May 26, 1902 — The Harvard Corporation approves the construction of a temporary addition to the south side of Boylston Hall. Completed over the summer and measuring 83 by 33 feet, the add-on consists of a single large laboratory for elementary-chemistry classes and a general-use basement. The addition opens in the fall, with a stucco exterior to match Boylston’s rough granite finish. (Wigglesworth Hall will not occupy part of this site until the early 1930s.)
May 31, 1902 — Harvard welcomes the French delegation that attended the May 24 dedication of a replica of Fernand Hamar’s bronze statue of Jean-Baptiste-Donatien de Vimeur, Comte de Rochambeau, in Washington’s Lafayette Park (across from the White House).
Led by French Ambassador Jules Cambon, the group (which includes the Comte and Comtesse de Rochambeau, representing the family; and the Comte de Sahune de Lafayette, representing the family of the Marquis de Lafayette) attends part of the Harvard-Yale freshman baseball game at Soldiers Field, enjoys a reception with President Charles William Eliot in the Faculty Room of University Hall, and takes a drive around the University.
In Sanders Theatre, Alfred Croiset, Dean of the Faculty of Letters at the Sorbonne, delivers an address in French. After a late-afternoon tea at Phillips Brooks House, the delegation returns to Boston.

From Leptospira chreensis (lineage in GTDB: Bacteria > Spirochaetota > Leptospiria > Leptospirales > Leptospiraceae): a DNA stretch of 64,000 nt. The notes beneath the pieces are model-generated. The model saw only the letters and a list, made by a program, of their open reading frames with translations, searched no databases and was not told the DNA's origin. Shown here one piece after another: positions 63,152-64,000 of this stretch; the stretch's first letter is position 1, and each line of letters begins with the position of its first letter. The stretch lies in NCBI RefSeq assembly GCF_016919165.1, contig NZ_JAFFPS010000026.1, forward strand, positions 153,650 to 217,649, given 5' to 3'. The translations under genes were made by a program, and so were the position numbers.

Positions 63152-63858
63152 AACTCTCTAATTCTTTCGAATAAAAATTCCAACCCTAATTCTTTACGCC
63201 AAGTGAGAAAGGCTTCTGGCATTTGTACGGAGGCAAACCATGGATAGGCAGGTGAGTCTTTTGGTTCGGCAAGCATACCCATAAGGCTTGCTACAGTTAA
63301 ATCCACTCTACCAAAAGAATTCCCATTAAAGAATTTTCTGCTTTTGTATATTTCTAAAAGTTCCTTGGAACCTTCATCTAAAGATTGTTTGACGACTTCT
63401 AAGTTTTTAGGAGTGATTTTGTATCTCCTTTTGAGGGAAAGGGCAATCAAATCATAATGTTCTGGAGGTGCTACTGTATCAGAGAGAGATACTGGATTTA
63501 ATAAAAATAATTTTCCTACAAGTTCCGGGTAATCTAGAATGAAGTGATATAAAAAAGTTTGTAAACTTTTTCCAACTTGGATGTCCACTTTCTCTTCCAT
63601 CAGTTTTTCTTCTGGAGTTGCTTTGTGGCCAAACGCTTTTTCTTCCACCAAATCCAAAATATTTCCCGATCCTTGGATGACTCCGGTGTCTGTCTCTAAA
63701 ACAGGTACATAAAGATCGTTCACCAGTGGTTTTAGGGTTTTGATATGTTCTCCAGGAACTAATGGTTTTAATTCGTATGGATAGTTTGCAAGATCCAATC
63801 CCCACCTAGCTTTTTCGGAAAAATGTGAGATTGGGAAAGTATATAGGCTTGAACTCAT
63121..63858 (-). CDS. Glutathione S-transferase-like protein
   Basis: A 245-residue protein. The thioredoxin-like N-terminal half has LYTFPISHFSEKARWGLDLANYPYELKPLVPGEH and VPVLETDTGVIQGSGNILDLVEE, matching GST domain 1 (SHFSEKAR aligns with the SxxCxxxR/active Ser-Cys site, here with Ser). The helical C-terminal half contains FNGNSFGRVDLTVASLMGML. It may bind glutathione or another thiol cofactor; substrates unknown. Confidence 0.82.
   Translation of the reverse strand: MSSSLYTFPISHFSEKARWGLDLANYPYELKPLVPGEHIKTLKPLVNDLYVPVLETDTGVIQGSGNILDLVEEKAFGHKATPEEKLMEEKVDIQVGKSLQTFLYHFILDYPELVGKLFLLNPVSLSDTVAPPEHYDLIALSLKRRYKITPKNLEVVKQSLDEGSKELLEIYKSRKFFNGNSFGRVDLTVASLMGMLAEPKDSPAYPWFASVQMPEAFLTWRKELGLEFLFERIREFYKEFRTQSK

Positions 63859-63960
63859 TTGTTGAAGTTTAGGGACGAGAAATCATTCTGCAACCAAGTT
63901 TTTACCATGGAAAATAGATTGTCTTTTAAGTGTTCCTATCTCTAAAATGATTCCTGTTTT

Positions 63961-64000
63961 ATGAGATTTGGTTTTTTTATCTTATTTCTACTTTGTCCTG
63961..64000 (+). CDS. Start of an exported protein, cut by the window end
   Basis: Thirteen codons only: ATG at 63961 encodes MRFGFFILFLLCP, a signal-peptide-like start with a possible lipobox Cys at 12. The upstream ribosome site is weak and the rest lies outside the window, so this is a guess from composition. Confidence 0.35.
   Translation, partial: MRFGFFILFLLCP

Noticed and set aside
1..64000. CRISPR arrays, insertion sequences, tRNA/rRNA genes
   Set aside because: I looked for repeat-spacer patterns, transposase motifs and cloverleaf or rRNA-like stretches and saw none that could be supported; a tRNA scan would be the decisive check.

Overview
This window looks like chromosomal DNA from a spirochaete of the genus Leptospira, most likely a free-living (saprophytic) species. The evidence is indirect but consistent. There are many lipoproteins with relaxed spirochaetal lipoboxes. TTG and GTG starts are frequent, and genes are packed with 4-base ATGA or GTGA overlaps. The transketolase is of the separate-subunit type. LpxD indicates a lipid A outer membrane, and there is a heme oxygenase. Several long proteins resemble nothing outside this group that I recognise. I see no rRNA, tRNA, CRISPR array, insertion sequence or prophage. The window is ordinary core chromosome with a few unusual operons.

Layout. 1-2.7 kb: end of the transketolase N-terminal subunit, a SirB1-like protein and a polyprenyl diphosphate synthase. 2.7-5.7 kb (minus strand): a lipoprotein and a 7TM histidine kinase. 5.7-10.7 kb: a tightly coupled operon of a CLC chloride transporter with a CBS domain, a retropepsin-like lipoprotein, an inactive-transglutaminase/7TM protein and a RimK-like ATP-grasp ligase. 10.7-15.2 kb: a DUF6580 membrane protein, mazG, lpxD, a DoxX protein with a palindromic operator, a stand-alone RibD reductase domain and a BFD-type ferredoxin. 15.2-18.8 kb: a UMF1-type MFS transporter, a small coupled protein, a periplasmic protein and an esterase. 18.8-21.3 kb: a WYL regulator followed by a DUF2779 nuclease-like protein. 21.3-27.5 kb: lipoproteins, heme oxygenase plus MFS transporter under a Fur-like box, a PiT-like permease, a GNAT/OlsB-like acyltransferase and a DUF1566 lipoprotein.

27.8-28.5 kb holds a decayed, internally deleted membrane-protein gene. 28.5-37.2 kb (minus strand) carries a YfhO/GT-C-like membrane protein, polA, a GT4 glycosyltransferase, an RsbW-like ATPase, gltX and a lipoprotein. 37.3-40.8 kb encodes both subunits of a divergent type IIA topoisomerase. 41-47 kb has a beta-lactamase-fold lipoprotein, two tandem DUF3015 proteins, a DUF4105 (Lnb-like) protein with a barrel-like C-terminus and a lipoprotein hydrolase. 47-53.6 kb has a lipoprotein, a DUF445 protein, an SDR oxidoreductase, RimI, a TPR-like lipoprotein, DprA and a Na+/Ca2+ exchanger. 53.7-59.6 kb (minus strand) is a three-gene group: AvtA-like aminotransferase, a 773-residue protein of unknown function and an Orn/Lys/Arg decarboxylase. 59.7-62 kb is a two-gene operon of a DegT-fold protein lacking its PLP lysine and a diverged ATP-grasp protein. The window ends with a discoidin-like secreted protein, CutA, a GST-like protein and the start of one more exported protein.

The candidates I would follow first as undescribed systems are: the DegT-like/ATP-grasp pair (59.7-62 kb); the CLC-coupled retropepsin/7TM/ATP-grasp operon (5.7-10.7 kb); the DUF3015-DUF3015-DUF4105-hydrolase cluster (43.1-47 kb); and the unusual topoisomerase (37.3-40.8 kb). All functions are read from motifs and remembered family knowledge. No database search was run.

May 25, 1905 — On Ralph Waldo Emerson’s birthday, Harvard dedicates Emerson Hall (the first building in America devoted exclusively to philosophy) by hosting a national meeting of the American Philosophical Association. The then-large sum of $208,485 was needed to build and equip the hall. The Philosophy Department had previously functioned in locations scattered around the College.
May 1931 — The George Edward Woodberry Poetry Room — a gift of Harry Harkness Flagler — opens on the third floor of Widener Library. (The room is now in Lamont Library.)
May 8, 1939 — Near Austin Hall, the new Littauer Center of Public Administration is dedicated.